February 2, 2024
Calliope Girl 57
Now that the new cleats were secure to the hull, I could go ahead and install the new bulkhead across the old quarterberth, after first painting the small area just aft of the bulkhead location to fill in the section I’d previously left unpainted. I secured the bulkhead to the cleats on both sides with pan head screws, as the entire bulkhead would remain removable should major access be required to this space.
Next, I cut and installed a support cleat for the lower shelf, running across the bulkhead from the existing engine room cleat/bulkhead to the cleat located on the hull. For now, I ran the cleat in a single piece across the space, but I marked it where it passed over the seam of the access panel in the bulkhead so I could cut it later and keep the panel removable.
Using a cut-down section of the original platform as a template, I cut a new panel to fit the space. The new panel required a bit of trimming on the inboard edge, and afterwards I marked it roughly at the edge of the fuel tank so I could cut the panel into two pieces to make removal easier for access to the fuel tank and other spaces in the future. I installed a support cleat (not shown in the photos) on the underside of the inboard shelf panel to support the seam, and secured these panels with screws to hold them in place, while maintaining easy removability/ I also removed and cut the support cleat on the bulkhead, then reinstalled the three pieces permanently with glue and screws.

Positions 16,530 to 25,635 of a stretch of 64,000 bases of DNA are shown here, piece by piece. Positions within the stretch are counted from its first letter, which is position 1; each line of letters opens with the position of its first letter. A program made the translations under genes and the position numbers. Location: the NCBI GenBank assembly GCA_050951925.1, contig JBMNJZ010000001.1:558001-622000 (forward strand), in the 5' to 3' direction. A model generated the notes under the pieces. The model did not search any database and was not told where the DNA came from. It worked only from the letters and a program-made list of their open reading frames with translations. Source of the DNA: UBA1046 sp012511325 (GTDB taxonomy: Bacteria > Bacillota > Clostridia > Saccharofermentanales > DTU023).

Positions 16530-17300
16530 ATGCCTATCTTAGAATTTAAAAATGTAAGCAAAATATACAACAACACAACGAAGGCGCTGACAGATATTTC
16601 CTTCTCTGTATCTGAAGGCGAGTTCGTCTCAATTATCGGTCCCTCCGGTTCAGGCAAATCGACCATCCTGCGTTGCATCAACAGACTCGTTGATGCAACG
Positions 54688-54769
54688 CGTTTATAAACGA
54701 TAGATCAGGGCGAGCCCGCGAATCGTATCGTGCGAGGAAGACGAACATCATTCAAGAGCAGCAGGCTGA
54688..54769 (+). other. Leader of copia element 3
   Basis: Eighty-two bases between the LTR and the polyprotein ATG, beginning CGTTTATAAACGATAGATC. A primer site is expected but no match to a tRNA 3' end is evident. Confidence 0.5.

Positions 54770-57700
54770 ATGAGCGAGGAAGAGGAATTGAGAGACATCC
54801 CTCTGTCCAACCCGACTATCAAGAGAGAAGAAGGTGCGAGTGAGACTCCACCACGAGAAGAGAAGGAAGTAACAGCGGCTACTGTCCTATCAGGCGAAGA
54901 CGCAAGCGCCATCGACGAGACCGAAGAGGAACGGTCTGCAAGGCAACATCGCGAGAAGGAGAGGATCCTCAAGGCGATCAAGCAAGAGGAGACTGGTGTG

At the owner’s request, I planned for a garbage can beneath the countertop in the outboard section of this space, where the can could conceivably extend down into the open space adjacent to the fuel tank. I’d find a can somewhere to fit, then make any cuts accordingly a little later.
Now I reinstalled some of the support structure around the refer compartment so I could lay out and install support cleats for the countertop. After making some initial layout marks, I dry-installed a full-length cleat across the space, and as far inboard as the edge of the similar cleat on the starboard side that I’d installed earlier. I’d initially determined the countertop height starting with the port side, some weeks earlier, as I worked to enclose the refrigerator, and this height, which at the time I determined was roughly an inch lower than the original counter, drove the rest of the layout, including the stove enclosure and that aft cleat on the starboard side. That cleat never looked quite right after the fact, but I’d checked its level across the boat a number of times, and from the supports on the port side, and it didn’t help that the ghost of the original cleat on the bulkhead was clearly out of whack, making the new cleat look odd, and also higher than expected, though I knew from the port side that I’d lowered the original height. This bothered me, but it was level athwartships, and seemed to coordinate correctly with the other layout, so I figured it would work itself out. And indeed, it did.
When I laid out and installed the new cleat across the port side, double- and triple-checking the level across in as many dimensions as possible, it turned out that the new cleat met the old one approximately 1/2″ lower. This led to some additional detailed checking of the starboard cleat’s position, which I eventually determined was indeed level athwartships, but was mounted just that bit too high. This explained everything–the impression that the countertop was higher than I thought it was, and the idea that the cleat had never been quite right in (till now) undefinable ways.